Non-renewable energy: Part 2

GREEN HOME SHOW #36: Non-renewable energy: Part 2 Thumbs up and Thumbs down,Green News, Audience Going Green Questions is pleased to offer our members and website visitors original content that helps all of us save money and the environment. In addition to our ongoing research and writing on energy saving and home remodeling, we have partnered with THE GREAT GREEN HOME SHOW to offer you content like this that includes script excerpts from the weekly radio show. offers the exclusive world-wide on-demand access to the audio files, so you can now read and also listen for FREE to any of the shows at anytime. You can also learn about the show’s co-hosts Paul and Doug. Click here to listen to the show of your choice: Green and Home Improvement Radio Shows

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The following content is from THE GREAT GREEN HOME SHOW #36.

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Overall Segment #2 – 12:00

Thumbs Up / Thumbs Down – 3:00 Sponsored by: Option Insurance Group

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The company that owns China's problem-stricken Three Gorges Dam is expected to sign a pact with the Nature Conservancy to conduct a feasibility study on reducing the dam's impact on downstream flood plains. The hydroelectric dam was built partially for flood control, but making that difficult duty less of a priority could generate more money from electricity generation, which could then be put toward warning systems, flood insurance, and flood-plain protection downstream, says the Nature Conservancy. The dam owners and the green group have also agreed to cooperate on researching eco-minded management of four more dams that are planned to be built upstream on the Yangtze River. The conservancy says it doesn't support dams, but nonetheless, "These dams will be built," says the group's Yangtze River project manager. "We must use our experience and knowledge to reduce their ecological impact."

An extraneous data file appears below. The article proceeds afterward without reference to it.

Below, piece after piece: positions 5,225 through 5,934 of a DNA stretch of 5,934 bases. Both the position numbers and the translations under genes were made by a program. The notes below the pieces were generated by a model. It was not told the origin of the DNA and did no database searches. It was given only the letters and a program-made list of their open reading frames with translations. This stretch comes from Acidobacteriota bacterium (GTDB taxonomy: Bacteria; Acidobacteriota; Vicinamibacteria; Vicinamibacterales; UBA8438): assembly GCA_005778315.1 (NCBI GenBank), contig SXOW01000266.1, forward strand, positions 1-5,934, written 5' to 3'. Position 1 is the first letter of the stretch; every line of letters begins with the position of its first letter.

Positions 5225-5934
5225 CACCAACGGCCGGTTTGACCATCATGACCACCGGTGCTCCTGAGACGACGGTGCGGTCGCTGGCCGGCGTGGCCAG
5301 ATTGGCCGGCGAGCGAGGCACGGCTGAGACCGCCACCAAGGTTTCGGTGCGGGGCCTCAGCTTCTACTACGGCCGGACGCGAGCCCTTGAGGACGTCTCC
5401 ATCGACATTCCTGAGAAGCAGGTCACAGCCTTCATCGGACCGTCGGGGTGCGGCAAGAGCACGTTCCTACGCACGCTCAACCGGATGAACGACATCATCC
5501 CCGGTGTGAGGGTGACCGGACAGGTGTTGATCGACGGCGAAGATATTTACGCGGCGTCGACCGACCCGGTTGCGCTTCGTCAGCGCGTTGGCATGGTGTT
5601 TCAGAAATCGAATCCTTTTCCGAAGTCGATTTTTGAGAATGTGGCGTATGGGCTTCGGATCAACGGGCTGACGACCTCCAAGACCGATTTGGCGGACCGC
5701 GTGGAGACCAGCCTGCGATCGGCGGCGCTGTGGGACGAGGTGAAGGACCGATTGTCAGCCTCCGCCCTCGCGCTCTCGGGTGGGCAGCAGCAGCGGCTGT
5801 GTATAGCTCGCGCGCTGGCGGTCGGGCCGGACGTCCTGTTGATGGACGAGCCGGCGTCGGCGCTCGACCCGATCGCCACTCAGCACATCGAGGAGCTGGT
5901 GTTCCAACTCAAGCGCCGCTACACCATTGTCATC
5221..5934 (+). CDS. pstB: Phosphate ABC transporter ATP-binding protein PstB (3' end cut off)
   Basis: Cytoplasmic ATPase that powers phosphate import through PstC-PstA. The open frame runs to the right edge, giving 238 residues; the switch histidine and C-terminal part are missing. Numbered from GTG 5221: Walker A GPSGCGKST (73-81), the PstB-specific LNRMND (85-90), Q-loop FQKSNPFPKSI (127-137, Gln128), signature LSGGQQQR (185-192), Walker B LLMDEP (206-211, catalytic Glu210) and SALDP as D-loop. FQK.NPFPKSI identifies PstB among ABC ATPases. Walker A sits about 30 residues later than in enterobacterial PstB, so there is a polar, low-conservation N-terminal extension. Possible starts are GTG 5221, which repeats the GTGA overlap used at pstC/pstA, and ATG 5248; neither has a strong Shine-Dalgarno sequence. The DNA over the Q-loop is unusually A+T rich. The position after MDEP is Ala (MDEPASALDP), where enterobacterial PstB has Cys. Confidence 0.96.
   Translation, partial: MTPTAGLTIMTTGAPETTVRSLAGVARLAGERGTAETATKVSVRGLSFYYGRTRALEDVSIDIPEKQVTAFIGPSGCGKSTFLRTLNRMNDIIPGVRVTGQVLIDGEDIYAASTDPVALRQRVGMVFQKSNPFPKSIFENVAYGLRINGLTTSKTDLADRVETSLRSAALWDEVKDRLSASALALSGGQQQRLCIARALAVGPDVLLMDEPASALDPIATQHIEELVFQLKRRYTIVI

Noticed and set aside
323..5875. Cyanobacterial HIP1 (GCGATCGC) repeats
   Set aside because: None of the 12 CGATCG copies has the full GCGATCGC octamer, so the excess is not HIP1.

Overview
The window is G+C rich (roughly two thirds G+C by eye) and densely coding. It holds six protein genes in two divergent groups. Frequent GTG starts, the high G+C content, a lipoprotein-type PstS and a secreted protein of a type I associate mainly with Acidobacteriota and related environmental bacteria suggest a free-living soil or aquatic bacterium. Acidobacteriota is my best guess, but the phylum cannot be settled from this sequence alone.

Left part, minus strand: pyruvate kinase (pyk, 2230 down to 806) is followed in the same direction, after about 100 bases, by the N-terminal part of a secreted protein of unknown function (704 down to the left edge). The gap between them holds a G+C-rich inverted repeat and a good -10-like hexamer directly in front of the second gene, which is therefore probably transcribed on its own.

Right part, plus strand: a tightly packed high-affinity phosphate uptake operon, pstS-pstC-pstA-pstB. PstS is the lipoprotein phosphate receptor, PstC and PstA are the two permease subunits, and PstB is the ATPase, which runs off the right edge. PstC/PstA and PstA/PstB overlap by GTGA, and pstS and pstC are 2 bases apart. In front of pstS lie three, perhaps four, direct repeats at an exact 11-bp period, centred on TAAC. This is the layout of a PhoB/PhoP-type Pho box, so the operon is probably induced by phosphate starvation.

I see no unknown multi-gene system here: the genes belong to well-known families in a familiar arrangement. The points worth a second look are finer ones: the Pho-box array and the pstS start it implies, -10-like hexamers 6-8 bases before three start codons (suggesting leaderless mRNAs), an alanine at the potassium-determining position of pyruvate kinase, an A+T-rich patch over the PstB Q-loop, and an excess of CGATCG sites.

Source: The Wall Street Journal

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The U.S. Department of Energy has told lawmakers that it plans to pull funding for FutureGen, its ambitious and crazily expensive "clean coal" demonstration plant. The feds had planned to cover some three-quarters of the $1.8 billion price tag, and cited ballooning costs as its reason for backing out. The announcement pissed off lawmakers from Illinois, where the plant would have been sited and was expected to create 3,000 construction jobs. Sen. Dick Durbin (D) pledged that the state delegation "is going to make the case for FutureGen directly to the president," while Gov. Rod Blagojevich issued a statement saying the DOE had "deceived the people of East Central Illinois who spent time and resources competing for the project."

Sources: Associated Press, Reuters, Chicago Tribune

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Tech giant Intel has announced that it will buy 1.3 billion kilowatt hours of renewable energy credits a year, making it the biggest U.S. buyer of alternative energy. Previous record-holder PepsiCo is bumped into second place with a purchase of 1.1 billion kilowatt hours annually -- but if Pepsi's advertising is to be believed, every sip gets them closer.

Sources: Financial Times, Reuters, The Oregonian

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Leaders from the world's major economies will fly big planes to Honolulu this week for a chat about reducing global greenhouse-gas emissions. Ironicalicious! Even better, the Bush administration, which is hosting the meeting, isn't expecting much out of it. "I think these will be iterative discussions, which the initial goal will be to lay out a variety of options without holding any country to a particular proposal," says James Connaughton of the White House Council on Environmental Quality. "We're trying to do this in a collaborative way, rather than in the more classic 'You bring your number, I bring my number, and we start kicking them around.'" Did he just effectively say, "Specific goals are unnecessary"? The mind boggles.

Source: Reuters

Green News - 5:00 Sponsored by: Suntrust Mortgage

An update and report on the ever changing face of future Transportation

Okay so let's talk about autos. It is second or third largest industry in America somewhere behind “Beef, Pork and Poultry”… go figure…

We’ve already told you that the amount of money that flows into the beef, pork and poultry industry in this country in terms of cash and natural resources expended on the industry is about one third of all the natural resources used in our country in a year.